China: fighting drought through weather modification

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China: fighting drought through weather modification

China's weather modification program began over 50 years ago, highlighted by the 1958 milestone when the nation carried through its first flight to seed rain clouds.  Currently the program covers 33% of the country's land surface and authorities estimate that it FUCOAincreases annual rainfall by about 16%.

During the Third International Water Sustainability Summit in Santiago, Chile, professor Zhanyu Yao explained how the Asian giant has mitigated drought through the weather program.

The reason behind China's program stems from the presence of various meteorological disasters such as drought, hail storms, floods and monsoons that cost the country about 2.8% of its GDP, explained the PhD from the Chinese Academy of Meteorological Sciences.

The country also experiences strong forest fires and intense fogs that cause problems at airports and highways.

Yao explained that the most serious problem is drought, which has become increasingly severe.

"Today we face a serious water scarcity problem. More than 400 cities face the most serious problems. There is a lack of water in many places," he said.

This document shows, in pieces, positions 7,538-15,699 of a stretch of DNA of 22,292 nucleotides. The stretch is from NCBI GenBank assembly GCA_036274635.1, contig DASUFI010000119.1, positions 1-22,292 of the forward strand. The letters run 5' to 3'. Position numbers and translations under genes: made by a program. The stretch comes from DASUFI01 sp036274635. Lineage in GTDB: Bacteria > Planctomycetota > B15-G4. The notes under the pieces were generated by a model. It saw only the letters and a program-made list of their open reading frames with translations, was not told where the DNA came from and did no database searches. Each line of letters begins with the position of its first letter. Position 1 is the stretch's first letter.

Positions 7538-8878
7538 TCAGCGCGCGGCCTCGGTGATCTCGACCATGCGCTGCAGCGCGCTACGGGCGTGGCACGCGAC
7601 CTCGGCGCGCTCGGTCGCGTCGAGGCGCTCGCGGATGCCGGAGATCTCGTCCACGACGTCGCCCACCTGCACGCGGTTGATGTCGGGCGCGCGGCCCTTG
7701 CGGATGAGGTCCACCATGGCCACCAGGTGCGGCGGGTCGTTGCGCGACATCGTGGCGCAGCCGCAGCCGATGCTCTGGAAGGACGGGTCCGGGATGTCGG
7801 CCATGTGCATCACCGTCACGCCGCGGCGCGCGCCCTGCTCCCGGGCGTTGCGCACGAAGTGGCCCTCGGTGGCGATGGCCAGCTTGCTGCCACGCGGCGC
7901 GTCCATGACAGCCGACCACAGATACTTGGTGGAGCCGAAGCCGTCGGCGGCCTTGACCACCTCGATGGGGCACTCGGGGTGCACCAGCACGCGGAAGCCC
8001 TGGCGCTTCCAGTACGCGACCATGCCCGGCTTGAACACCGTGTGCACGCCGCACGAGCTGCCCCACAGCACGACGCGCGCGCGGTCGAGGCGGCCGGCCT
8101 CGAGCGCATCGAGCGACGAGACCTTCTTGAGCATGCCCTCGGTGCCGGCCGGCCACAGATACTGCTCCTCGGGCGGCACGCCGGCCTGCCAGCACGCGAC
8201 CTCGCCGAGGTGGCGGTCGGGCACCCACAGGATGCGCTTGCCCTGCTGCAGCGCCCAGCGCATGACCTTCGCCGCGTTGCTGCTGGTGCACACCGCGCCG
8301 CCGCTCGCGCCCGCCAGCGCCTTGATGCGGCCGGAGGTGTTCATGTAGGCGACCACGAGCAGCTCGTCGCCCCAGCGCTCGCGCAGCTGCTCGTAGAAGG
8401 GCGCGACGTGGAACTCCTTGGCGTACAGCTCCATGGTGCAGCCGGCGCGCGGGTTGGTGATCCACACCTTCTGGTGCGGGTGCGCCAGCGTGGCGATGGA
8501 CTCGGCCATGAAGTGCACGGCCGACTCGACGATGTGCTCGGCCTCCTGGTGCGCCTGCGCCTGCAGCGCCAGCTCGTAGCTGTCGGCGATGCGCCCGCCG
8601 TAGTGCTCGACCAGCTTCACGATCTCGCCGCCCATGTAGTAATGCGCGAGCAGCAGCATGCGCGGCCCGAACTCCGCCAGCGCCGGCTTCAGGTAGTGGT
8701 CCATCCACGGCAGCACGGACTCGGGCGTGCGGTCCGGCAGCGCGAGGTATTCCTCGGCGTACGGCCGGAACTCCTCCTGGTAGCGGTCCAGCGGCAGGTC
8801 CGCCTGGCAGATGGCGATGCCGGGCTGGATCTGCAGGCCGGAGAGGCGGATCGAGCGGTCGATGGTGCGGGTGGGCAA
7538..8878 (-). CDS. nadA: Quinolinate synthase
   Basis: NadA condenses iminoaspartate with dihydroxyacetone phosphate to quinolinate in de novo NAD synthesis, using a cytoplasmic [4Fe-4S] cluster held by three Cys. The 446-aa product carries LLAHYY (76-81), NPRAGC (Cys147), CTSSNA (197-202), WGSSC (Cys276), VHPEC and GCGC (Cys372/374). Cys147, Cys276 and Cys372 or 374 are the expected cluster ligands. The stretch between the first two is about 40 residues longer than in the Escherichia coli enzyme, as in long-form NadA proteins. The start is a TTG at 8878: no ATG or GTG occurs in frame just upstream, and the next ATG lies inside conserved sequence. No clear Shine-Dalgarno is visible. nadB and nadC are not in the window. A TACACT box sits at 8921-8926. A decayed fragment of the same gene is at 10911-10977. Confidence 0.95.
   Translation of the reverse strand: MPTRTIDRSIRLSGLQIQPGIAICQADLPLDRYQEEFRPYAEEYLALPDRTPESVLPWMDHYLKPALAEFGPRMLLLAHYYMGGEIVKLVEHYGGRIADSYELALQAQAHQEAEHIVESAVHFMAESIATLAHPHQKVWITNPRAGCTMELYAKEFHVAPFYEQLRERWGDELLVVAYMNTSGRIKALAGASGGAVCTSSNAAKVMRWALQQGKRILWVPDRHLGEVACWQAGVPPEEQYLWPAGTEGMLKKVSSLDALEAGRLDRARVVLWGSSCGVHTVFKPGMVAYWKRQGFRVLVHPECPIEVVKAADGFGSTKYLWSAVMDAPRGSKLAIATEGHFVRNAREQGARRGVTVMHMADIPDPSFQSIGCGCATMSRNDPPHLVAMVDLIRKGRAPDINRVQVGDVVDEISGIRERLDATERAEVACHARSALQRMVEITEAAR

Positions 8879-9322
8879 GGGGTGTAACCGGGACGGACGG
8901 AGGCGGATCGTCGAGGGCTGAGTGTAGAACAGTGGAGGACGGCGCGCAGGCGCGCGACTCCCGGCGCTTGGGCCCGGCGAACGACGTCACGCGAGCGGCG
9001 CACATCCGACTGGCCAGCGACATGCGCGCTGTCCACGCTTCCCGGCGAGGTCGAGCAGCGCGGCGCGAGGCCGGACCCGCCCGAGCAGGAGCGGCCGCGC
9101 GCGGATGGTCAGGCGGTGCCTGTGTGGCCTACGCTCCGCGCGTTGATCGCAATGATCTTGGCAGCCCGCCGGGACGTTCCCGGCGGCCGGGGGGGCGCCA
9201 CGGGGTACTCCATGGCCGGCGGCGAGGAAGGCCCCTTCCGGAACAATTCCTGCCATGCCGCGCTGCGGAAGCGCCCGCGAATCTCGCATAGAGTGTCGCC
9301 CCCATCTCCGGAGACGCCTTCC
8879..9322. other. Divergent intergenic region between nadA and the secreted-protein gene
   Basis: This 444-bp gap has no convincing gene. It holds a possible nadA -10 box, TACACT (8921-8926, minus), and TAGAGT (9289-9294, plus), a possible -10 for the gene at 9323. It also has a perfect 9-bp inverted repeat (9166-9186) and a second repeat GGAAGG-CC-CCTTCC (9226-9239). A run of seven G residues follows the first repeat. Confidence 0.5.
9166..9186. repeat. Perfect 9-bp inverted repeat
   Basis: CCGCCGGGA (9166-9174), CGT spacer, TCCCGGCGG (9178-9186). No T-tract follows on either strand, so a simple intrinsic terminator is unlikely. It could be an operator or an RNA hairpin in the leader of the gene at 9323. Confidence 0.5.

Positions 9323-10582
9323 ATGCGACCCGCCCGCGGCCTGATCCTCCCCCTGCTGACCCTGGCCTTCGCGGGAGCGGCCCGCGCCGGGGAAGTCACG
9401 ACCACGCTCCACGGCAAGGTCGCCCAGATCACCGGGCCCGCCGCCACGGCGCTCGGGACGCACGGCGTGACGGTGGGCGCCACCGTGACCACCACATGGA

The expert explained that in 2012 more than 2,000 counties in 30 provinces made improvements to precipitation and hail suppression using artillery and rocket launches from the ground. Clouds were seeded in 24 provinces using 45 planes equipped with silver iodide, dry ice and liquid nitrogen.

To support the system, the nation also utilizes an integrated weather observation system with a network of ground-level monitoring, meteorological satellites and Doppler radar.

"In a lot of countries planes are used but not so much for from ground-level installations for cloud seeding," he said.

When asked if the system posed any risk to the environment, Yao said that the level of silver found in precipitation after cloud seeding was at what is considered a safe level.

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